On a point of order, Mr. Speaker. I wish to discuss the status of documents made available to the House.During the Budget debate, a document, entitled "Explanatory Memorandum on European Community Documents" was placed upon the Table, along with the document itself. The document itself was endorsed and specifically signed by the Minister of State, Department of Trade and Industry. The explanatory memorandum which accompanied it was endorsed and explicitly signed by the Minister of State, Treasury. The main document contained the words that I quoted to the Chancellor of the Exchequer earlier today. He replied that no so such document existed—or that no such document had been endorsed by the Government. The House is put in an intolerable position—as are you, Mr. Speaker —if documents submitted by the Government appear on the Table and then, when hon. Gentlemen quote from them, senior members of the Government deny that such documents exist. I need your ruling, Mr. Speaker, either today or at your convenience, on how hon. Members can protect themselves against denials by the Government of the existence of opinions and documents that they have endorsed and submitted through you to the House.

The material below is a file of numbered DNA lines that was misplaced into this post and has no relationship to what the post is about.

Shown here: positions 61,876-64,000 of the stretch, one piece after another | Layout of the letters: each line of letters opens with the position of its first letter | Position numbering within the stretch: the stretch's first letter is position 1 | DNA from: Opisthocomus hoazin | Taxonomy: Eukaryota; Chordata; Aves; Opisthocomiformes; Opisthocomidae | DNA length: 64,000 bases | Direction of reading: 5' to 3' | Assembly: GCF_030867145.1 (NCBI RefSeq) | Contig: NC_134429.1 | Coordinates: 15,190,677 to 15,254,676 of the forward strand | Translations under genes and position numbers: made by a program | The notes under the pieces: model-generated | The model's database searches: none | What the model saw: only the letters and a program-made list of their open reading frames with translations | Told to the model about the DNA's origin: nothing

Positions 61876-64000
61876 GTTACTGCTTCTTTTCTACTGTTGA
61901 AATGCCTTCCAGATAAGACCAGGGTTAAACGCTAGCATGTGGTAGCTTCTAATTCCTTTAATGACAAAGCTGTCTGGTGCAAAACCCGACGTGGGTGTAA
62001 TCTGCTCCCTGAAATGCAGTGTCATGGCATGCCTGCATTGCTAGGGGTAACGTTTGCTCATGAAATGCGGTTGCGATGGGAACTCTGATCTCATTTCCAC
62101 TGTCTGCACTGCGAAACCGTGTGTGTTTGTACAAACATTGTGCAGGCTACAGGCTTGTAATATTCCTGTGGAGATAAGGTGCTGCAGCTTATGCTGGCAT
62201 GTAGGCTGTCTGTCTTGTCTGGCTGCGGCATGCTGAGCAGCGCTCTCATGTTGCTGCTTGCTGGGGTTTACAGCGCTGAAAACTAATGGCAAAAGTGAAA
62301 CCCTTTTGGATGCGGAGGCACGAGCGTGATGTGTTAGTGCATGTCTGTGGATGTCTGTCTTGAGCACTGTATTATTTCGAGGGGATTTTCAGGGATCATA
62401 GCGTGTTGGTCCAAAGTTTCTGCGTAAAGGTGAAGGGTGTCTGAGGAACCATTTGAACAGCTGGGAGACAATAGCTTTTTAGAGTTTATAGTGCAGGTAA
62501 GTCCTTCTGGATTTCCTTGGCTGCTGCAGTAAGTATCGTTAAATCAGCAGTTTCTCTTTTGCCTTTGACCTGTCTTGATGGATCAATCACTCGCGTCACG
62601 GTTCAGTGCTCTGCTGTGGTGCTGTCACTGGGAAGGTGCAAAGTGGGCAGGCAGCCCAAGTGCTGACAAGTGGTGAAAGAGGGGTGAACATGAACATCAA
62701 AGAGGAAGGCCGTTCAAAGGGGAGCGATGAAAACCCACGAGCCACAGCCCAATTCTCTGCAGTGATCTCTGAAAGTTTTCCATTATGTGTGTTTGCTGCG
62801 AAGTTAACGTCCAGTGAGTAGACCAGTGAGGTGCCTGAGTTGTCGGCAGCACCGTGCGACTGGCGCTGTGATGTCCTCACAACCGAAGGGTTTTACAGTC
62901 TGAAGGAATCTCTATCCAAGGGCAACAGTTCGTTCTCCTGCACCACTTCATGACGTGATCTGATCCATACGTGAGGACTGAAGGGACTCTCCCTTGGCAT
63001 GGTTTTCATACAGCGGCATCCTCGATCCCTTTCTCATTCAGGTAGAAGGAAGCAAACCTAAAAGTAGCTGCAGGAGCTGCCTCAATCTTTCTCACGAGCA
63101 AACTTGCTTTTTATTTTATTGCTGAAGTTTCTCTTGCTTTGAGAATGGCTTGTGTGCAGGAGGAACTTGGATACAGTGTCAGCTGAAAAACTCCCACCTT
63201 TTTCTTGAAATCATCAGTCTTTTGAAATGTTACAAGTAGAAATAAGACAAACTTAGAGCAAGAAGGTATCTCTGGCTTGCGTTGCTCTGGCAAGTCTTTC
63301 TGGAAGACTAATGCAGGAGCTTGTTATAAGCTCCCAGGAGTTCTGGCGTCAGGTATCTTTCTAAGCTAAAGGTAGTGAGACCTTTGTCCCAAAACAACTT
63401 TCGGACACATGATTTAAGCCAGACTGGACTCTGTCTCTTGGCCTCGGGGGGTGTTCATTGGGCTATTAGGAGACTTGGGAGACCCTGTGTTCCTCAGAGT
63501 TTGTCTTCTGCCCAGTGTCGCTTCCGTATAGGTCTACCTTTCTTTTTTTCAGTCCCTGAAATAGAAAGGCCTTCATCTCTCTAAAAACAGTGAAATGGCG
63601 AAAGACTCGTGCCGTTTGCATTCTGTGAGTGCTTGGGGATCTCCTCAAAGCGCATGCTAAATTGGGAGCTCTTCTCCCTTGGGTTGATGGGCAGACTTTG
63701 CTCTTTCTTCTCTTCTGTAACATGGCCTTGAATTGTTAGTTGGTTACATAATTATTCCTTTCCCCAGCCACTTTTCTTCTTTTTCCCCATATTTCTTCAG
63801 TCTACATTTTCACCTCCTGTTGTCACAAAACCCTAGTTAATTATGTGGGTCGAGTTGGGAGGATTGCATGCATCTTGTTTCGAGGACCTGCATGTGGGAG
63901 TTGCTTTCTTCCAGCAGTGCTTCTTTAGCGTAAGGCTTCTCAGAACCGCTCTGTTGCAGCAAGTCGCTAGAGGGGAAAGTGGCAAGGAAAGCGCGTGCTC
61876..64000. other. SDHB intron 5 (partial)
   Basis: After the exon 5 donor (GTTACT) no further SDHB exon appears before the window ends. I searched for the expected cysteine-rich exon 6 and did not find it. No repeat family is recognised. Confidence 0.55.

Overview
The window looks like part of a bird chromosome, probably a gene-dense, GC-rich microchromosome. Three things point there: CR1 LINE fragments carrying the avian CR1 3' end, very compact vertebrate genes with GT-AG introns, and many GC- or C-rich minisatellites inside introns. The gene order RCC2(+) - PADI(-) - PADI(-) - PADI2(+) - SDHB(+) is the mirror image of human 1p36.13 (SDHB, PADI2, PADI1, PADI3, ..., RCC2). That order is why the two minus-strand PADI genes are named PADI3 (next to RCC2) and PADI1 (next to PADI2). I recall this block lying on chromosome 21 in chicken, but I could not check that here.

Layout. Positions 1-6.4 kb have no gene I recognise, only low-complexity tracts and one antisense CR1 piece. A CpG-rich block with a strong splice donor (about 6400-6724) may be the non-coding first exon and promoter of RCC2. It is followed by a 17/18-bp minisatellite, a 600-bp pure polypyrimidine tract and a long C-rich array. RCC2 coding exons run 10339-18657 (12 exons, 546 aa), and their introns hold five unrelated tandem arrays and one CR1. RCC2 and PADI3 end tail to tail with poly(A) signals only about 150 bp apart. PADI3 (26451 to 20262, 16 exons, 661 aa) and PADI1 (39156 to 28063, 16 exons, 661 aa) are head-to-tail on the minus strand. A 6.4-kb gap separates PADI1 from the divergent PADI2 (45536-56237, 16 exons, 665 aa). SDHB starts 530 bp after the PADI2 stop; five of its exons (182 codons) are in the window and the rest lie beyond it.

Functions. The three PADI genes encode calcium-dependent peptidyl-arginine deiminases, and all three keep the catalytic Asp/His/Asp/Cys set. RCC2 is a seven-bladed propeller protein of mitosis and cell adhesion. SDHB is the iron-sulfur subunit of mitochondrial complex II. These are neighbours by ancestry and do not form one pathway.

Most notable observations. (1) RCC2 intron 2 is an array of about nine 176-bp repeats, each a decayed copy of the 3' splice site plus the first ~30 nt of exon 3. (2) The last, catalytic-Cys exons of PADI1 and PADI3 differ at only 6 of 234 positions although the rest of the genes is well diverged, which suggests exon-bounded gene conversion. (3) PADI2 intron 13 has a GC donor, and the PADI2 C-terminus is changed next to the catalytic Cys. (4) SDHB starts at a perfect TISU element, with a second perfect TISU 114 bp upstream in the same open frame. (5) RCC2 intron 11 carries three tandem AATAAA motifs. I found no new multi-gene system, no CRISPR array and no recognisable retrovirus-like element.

It seems that the Chancellor was correct in laying the document on the Table. My recollection is that he referred to a letter, but it is not for me to become involved. The Chief Whip will have heard the remarks of the right hon. Member for Birmingham, Sparkbrook (Mr. Hattersley), and I am sure that they will be taken up.
On a point of order, Mr. Speaker. Is it in order for the Government to give copies of their White Paper on legal aid to the press but not to make copies available to right hon. and hon. Members?
That problem is often raised with me, and I repeat what I always say—that if copies of Government papers are given to the press, presumably embargoed, hon. Members should be informed at the same time.